Principal investigator
Philip M. Fernbach

Humility & Conviction in Public Life project at the University of Connecticut; the Center for Ethics and Social Responsibility at CU Boulder; the National Science Foundation; the Social Sciences and Humanities Research Council

Collaboration + support
Leeds School of Business; Washington University in St. Louis; the University of Toronto; the University of Pennsylvania

If you think you’re a whiz on a hot-button topic like vaccines, you might want to think again.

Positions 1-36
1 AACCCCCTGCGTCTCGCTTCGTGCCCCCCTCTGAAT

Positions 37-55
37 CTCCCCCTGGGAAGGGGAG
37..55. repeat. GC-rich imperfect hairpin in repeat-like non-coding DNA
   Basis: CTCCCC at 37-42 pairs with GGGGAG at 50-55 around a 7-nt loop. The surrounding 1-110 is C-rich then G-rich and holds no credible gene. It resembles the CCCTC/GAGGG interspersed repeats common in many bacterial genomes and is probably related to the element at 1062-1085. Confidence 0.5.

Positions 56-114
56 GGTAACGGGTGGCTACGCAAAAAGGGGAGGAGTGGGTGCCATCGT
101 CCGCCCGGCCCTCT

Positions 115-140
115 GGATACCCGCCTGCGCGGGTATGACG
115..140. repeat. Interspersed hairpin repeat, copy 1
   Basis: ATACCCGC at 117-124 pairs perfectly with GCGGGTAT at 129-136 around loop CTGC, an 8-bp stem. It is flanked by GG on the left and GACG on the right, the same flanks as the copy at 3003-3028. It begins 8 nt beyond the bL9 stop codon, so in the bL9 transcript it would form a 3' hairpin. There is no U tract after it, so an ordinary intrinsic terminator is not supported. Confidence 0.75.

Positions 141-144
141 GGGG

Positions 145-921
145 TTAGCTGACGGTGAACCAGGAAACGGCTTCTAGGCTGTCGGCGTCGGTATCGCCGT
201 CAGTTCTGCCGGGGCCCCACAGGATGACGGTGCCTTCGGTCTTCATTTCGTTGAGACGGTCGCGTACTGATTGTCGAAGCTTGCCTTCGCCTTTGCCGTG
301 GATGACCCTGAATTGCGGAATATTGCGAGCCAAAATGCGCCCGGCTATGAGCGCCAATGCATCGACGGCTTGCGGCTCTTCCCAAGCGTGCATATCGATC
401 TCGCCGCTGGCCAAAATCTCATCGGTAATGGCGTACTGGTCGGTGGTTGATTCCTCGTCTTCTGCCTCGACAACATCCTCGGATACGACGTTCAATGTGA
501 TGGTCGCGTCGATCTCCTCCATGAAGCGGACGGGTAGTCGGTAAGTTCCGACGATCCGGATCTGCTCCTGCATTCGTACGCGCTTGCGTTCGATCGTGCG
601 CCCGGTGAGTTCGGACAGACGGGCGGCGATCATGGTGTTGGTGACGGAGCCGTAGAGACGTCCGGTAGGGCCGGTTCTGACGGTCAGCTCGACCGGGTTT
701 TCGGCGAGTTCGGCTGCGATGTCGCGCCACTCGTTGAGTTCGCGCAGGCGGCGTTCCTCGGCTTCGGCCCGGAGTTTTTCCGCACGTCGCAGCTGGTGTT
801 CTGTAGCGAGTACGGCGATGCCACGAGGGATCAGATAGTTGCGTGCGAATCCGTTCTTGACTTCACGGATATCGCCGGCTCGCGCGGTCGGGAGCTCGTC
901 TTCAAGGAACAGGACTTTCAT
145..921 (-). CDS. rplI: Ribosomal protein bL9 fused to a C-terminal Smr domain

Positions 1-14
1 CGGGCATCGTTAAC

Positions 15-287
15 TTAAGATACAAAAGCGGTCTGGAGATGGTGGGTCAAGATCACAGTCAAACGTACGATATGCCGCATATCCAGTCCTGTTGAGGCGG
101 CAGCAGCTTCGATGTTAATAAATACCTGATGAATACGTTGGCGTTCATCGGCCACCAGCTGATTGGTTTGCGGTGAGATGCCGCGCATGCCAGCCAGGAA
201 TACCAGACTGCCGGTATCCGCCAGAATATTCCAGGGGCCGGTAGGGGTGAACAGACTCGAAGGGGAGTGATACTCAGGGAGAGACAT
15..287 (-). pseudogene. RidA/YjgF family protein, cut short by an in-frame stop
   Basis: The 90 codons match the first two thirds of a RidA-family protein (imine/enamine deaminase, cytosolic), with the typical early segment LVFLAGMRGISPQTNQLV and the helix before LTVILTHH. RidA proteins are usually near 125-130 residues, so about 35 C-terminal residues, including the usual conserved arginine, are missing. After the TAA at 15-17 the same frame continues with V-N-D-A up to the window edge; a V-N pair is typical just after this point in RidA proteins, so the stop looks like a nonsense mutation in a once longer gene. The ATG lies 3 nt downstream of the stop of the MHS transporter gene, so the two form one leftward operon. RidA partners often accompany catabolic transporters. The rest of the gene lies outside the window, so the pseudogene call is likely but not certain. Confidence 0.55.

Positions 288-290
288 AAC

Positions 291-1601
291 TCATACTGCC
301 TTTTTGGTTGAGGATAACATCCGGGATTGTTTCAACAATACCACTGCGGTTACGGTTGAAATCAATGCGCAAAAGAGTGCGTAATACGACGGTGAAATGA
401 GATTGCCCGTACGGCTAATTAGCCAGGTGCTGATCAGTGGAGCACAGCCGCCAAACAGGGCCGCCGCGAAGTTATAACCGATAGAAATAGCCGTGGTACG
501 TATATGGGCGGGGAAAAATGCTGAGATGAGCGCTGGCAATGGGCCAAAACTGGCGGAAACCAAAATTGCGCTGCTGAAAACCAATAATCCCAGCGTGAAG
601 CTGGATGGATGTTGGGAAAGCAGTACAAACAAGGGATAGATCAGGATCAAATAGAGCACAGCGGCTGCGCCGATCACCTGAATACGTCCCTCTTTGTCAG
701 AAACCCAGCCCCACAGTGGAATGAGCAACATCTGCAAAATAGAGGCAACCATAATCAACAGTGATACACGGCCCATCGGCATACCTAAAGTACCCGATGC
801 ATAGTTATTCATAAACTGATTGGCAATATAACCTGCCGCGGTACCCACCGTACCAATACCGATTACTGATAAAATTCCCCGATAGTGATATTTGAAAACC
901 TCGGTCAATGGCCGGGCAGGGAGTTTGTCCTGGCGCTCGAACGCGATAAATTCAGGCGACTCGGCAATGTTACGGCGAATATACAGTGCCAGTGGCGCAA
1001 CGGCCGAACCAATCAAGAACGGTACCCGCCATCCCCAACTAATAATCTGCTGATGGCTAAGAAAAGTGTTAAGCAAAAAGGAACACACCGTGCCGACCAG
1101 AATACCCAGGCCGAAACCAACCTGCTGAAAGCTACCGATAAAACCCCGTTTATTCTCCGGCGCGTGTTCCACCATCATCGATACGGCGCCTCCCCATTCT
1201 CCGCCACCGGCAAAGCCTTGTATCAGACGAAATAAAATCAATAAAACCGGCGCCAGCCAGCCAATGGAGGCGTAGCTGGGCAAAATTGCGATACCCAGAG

In a study conducted by the Leeds School of Business at CU Boulder, people who reported having the most extreme views opposing genetically modified (GM) foods thought they knew the most about the science behind it, but actually knew the least when tested on the topic. 

The results reinforce the perverse psychology of extremism, study author Philip Fernbach explained. People with extreme views often believe they know more about a subject than they do. 

Fernbach and co-author Nicholas Light, a Leeds School of Business PhD candidate in marketing, plan to also look at how that psychology plays out for issues like vaccinations and nuclear power.